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Pixma MG7720 Disc Print Overall Guidance + Verbatim Template


Hey everyone, I made an account just to share some information that I've had to work through that isn't online. It's detailed, so here's your guide to what it covers:

  1. Canon disc print software vs your own
  2. Drivers (even on mac)
  3. Disc tray specs
  4. Ink trays
  5. Templates (Color matching/disc sizes)

1 Software

As of July 2020, Canon offers 2 programs that allow you to disc print, the original My Image Garden (desktop only), and the new Easy-PhotoPrint (desktop and mobile), both can be downloaded from the printer's software support page. Neither will blow your socks off, but they give decent functionality if you're not too set on your own design. If you need to do your own thing, you'll have to print from elsewhere, which is where you'll need more info.


Note: I'm on Mac (using Pages) so page setups apply universally (as opposed to being saved in the program you're printing from). On Windows, you'll have to make a Page Setup in Word/Illustrator/whatever you're using.


2 Drivers

Don't be fooled, AirPrint or Google Cloud Print, etc will let you print to the main 2 trays with basic options pretty much out of the box. However, you can not print to specialty trays using Airprint, etc - you need to install Canon's CUPS driver, aka the Canon IJ Print Utility. 


Here's how your print windows look with or without the CUPS driver.


Those 4 sections in CUPS, specifically "Quality & Media" (as opposed to AirPrint's "Media & Quality", thanks Apple), are where the rubber hits the road. Short version: go to Quality & Media and change these 3 settings:

  1. Media Type > Other Papers > Printable Disc
  2. Paper Source > Disc Tray
  3. Print Quality > High

Note: I can't vouch for this process on Windows. 


3 Disc Tray Specs

Now that you can print to the right place, you need to know how to set up a page to get you there. The biggest hurdle is realizing that the disc is not centered in the disc tray, so you can't just make a square page template, print centered, and get the result you want. Here's your magic numbers:

  • Disc Tray = 5.12 x 8.85 inches, portrait orientation 
  • Center of disc is at X,Y = (2.55, 4.76) inches

Next, when you actually put the tray in, how you set it does affect the alignment of the print. From the top view, I align the 2 arrows as close as humanly possible, being extremely sure that the tray isn't rotated left or right, because there is enough wiggle room to make your print miss the canvas in areas.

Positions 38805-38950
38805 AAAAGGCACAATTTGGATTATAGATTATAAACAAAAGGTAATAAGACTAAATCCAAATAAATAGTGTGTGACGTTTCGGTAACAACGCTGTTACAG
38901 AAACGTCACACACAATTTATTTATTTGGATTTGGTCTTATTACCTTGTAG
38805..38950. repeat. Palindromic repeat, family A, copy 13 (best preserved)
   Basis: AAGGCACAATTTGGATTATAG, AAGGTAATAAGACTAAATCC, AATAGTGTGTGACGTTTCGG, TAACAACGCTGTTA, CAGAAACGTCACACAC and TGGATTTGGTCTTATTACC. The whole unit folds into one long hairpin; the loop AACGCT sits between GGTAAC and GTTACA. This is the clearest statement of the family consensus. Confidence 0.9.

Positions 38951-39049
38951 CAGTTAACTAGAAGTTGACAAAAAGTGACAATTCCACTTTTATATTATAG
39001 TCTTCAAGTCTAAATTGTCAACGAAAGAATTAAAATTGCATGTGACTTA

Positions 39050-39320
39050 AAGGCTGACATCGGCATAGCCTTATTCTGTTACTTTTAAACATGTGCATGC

Print alignment


Note: In case your alignment is consistently off by a little bit, adjust it in your page setup. The disc will print what I would consider upside-down, so the bottom of the page on screen will be towards the back of the printer.


4 Ink Trays

There are 2 blacks in the 7720, the BK and the PGBK. Short story is PGBK is thinner and is designed for text, however, as best as I can tell, the disc tray uses exclusively the BK cartridge. My BK was listed as empty, so it was taking everything in the print labeled as black and printing it white. Make sure your BK is full.


Note: This was mostly from me being cheap but it's good info.


5 Templates

I was printing on Verbatim Digital Vinyl Printable CDs. There are a number of specifics to know for this setup.


First, the official specs are listed on Verbatim's Reference Guide. The printable area is about 2.79 inches in diameter, but I would highly recommend setting it at 2.8 so when it's misaligned you don't get white areas. In the same vein, I would set the white circle in the middle of your template at 0.88 inches (a little less than the print size) so the print will reach a little beyond the limits.


Note: It's okay if the ink gets a tiny bit onto the disc, just let it dry then wipe it off.  


Next, the Color Matching is quite important. When I did test prints on circular matte paper that I cut out, the ColorSync Automatic setting was the most true to tone. However when printing on Verbatim's matte paper the colors were very dull. The Canon MG7700 series MP2/3 are way too vibrant on paper, but truest to tone on disc. MP2 runs ever so slightly cooler than MP3, so I found that it turned my greens just a hair too blue. 


Note: make sure your screen brightness is all the way up, and ideally color calibrated, or you'll be tweaking after the print.


Lastly, there are 2 options for discs under media type: regular and bleedproof. Bleedproof uses less ink and is therefore less susceptible to smearing. Again, on paper, bleedproof is plenty fine, on disc though, it's too light. Use the regular one.


Note: I assume this is true for all Verbatim printable media; can't vouch for other manufacturers.

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